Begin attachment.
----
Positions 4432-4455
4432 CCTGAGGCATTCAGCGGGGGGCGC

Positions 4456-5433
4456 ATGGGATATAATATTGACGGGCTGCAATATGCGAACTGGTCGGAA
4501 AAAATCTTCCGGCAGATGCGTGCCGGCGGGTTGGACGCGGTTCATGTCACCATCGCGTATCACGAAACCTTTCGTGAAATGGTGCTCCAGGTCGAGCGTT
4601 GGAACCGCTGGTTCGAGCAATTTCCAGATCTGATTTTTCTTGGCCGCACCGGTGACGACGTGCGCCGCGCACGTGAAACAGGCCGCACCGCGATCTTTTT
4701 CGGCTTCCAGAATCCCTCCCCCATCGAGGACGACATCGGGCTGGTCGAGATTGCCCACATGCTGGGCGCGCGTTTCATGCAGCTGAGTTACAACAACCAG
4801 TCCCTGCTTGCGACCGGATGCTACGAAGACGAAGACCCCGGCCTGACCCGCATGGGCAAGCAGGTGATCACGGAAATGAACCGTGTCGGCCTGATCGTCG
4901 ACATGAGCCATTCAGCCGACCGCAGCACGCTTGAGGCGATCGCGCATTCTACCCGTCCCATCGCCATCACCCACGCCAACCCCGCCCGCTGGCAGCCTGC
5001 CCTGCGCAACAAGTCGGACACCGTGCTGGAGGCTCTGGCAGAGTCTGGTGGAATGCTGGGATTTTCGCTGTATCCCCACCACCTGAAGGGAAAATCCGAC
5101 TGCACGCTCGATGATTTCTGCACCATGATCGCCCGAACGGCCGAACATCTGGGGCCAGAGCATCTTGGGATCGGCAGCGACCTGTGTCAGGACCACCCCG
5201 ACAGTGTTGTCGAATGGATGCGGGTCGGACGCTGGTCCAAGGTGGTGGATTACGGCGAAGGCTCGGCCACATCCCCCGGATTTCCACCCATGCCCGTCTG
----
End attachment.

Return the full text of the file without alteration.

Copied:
Positions 4432-4455
4432 CCTGAGGCATTCAGCGGGGGGCGC

Positions 4456-5433
4456 ATGGGATATAATATTGACGGGCTGCAATATGCGAACTGGTCGGAA
4501 AAAATCTTCCGGCAGATGCGTGCCGGCGGGTTGGACGCGGTTCATGTCACCATCGCGTATCACGAAACCTTTCGTGAAATGGTGCTCCAGGTCGAGCGTT
4601 GGAACCGCTGGTTCGAGCAATTTCCAGATCTGATTTTTCTTGGCCGCACCGGTGACGACGTGCGCCGCGCACGTGAAACAGGCCGCACCGCGATCTTTTT
4701 CGGCTTCCAGAATCCCTCCCCCATCGAGGACGACATCGGGCTGGTCGAGATTGCCCACATGCTGGGCGCGCGTTTCATGCAGCTGAGTTACAACAACCAG
4801 TCCCTGCTTGCGACCGGATGCTACGAAGACGAAGACCCCGGCCTGACCCGCATGGGCAAGCAGGTGATCACGGAAATGAACCGTGTCGGCCTGATCGTCG
4901 ACATGAGCCATTCAGCCGACCGCAGCACGCTTGAGGCGATCGCGCATTCTACCCGTCCCATCGCCATCACCCACGCCAACCCCGCCCGCTGGCAGCCTGC
5001 CCTGCGCAACAAGTCGGACACCGTGCTGGAGGCTCTGGCAGAGTCTGGTGGAATGCTGGGATTTTCGCTGTATCCCCACCACCTGAAGGGAAAATCCGAC
5101 TGCACGCTCGATGATTTCTGCACCATGATCGCCCGAACGGCCGAACATCTGGGGCCAGAGCATCTTGGGATCGGCAGCGACCTGTGTCAGGACCACCCCG
5201 ACAGTGTTGTCGAATGGATGCGGGTCGGACGCTGGTCCAAGGTGGTGGATTACGGCGAAGGCTCGGCCACATCCCCCGGATTTCCACCCATGCCCGTCTG